Speaking for myself (re: how the LW2.0 team communicates)

post by Ruby · 2019-04-25T22:39:11.934Z · score: 47 (17 votes) · LW · GW · 20 comments

Posts made by members of the LessWrong 2.0 team are typically made from the perspective of the individual - even when they are writing in their capacity as LessWrong team members. My (Ruby’s) model of the team’s reason for this is that even if there are collective decisions, there are no collective models. Not real models.

When the team agrees to do something, it is only because enough of the individual team members individually have models which indicate it is the right thing to do. Our models might be roughly the same at a high-level such that you can describe a “common denominator” model, but this isn’t an actual model held by an actual person. I think such “common denominator” group models are undesirable for at least the following reasons:

  1. Pressure to form consensus reduces the diversity of models, sometimes going from multiple models per person to only a single model for the group. This can then result in overconfidence in the surviving model.
  2. There might be no group model. The group might have agreed on a decision, but they never reached consensus on the reasons for it.
  3. It is costly to describe group models. Either someone has to draft the model, get feedback, make revisions, repeat, until eventually it is “good enough” or someone describes a model putatively held by the group, but which is not actually representative of the group's thinking.
  4. In fact, no individual might endorse the group model as being their own.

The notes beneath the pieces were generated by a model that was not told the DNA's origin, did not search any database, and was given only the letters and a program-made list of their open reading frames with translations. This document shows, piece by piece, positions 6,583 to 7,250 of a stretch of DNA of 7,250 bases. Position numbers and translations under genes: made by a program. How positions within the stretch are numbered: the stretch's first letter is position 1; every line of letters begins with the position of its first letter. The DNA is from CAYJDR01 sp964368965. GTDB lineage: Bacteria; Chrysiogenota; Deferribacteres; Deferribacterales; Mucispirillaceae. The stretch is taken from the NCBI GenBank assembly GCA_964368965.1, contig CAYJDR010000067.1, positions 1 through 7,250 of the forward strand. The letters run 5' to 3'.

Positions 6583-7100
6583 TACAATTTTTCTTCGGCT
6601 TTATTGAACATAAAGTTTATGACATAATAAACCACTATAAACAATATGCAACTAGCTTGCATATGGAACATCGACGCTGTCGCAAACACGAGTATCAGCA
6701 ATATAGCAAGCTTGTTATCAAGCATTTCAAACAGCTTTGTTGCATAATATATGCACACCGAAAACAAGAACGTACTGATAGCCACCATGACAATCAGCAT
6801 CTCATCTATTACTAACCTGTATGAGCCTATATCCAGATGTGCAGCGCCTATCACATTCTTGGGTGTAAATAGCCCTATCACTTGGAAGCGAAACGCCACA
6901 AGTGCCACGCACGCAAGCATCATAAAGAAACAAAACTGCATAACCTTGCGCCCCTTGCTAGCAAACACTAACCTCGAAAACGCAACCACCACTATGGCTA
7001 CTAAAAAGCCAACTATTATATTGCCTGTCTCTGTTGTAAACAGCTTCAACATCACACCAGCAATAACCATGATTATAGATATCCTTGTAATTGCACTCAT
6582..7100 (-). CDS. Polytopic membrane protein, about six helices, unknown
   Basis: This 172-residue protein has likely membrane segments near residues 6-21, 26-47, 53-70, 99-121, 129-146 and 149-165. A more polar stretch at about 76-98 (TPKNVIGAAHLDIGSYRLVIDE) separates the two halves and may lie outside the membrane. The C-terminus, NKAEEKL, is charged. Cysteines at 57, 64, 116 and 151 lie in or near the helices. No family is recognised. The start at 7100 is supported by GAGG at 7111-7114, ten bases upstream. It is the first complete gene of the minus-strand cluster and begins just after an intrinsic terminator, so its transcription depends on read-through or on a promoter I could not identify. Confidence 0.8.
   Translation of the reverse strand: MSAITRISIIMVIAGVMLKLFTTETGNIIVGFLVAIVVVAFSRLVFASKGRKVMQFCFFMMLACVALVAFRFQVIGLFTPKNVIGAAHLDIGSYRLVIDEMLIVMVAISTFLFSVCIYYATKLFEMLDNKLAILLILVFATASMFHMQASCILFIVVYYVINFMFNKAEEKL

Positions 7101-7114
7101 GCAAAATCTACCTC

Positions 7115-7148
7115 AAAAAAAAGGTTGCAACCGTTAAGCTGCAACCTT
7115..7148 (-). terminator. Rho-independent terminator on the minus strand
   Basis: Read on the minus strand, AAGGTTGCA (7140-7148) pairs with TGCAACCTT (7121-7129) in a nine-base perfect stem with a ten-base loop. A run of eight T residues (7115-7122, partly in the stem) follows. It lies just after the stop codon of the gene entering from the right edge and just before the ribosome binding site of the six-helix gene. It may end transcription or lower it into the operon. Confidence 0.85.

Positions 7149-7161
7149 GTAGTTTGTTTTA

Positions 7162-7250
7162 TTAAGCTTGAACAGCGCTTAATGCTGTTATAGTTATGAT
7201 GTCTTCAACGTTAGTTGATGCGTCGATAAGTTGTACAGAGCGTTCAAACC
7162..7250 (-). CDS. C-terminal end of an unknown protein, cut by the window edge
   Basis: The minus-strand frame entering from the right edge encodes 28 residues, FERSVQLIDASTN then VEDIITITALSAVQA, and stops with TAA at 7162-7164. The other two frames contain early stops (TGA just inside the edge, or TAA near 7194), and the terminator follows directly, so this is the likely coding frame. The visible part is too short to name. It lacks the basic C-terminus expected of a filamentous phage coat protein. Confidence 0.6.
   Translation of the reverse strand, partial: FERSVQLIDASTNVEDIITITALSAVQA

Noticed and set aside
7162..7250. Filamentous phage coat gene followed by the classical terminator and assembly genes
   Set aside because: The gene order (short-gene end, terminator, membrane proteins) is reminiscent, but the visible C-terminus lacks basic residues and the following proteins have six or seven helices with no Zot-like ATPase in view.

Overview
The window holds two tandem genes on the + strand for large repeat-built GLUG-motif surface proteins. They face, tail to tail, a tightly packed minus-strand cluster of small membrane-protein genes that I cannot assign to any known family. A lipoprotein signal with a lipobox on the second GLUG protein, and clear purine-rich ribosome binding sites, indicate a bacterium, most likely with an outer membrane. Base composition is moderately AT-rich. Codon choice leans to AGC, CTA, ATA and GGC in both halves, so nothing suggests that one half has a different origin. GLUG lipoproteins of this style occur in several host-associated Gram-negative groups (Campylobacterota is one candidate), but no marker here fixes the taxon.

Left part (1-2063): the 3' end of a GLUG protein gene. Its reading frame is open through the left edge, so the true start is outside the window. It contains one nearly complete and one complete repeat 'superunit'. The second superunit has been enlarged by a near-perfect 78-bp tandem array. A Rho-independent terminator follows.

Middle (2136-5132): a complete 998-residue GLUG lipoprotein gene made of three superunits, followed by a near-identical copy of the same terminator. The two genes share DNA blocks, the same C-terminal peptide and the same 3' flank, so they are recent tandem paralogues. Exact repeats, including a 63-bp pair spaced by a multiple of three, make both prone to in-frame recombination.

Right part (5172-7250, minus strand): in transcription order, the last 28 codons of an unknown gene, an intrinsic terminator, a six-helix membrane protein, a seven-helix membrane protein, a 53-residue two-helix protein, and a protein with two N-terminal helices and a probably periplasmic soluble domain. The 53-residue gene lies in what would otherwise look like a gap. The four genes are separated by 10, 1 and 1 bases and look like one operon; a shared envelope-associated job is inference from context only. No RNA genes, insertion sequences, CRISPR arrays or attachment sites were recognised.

5. The person describing the group model doesn’t necessarily understand things they’re including which came from others.
  6. In averaging multiple models, detail is lost and you no longer have a model which can usefully generate predictions.
  7. No individual owns the model, making it hard for any one person to elucidate, defend, or be held accountable for it.
  8. Reluctance to speak on the behalf of others means that very little gets said.

Crucially, group models which get shared externally are very often not the models which were used to make decisions. If you want to understand a decision, you want the actual model which generated it.

Given the goal of sharing our actual true thinking with the outside world (rather than nicely curated PR announcements), the LessWrong team has the rough policy that we speak from our personal point of view and avoid committing to an impersonal, authoritative, “official view of LessWrong.”

I suspect (and I believe the team generally agrees) that individual team members posting from their own points of view will ultimately result in the outside world having a better understanding of our thinking (individual and collective) than if we attempt to aggregate our individual models into the “organization’s models”. Organizations don’t have models, people do.

That said, we talk a lot to each other and our models are correlated. We tend to agree on the broad outline of things, e.g. we agree at the crudest level that LessWrong is about rationality and intellectual progress, even if we don’t agree on more detailed framings and relative emphasis. We think roughly like each other, but don’t be surprised if a different team member says about a high-level vision post I wrote that it’s not their model of it or that they don't agree with every detail.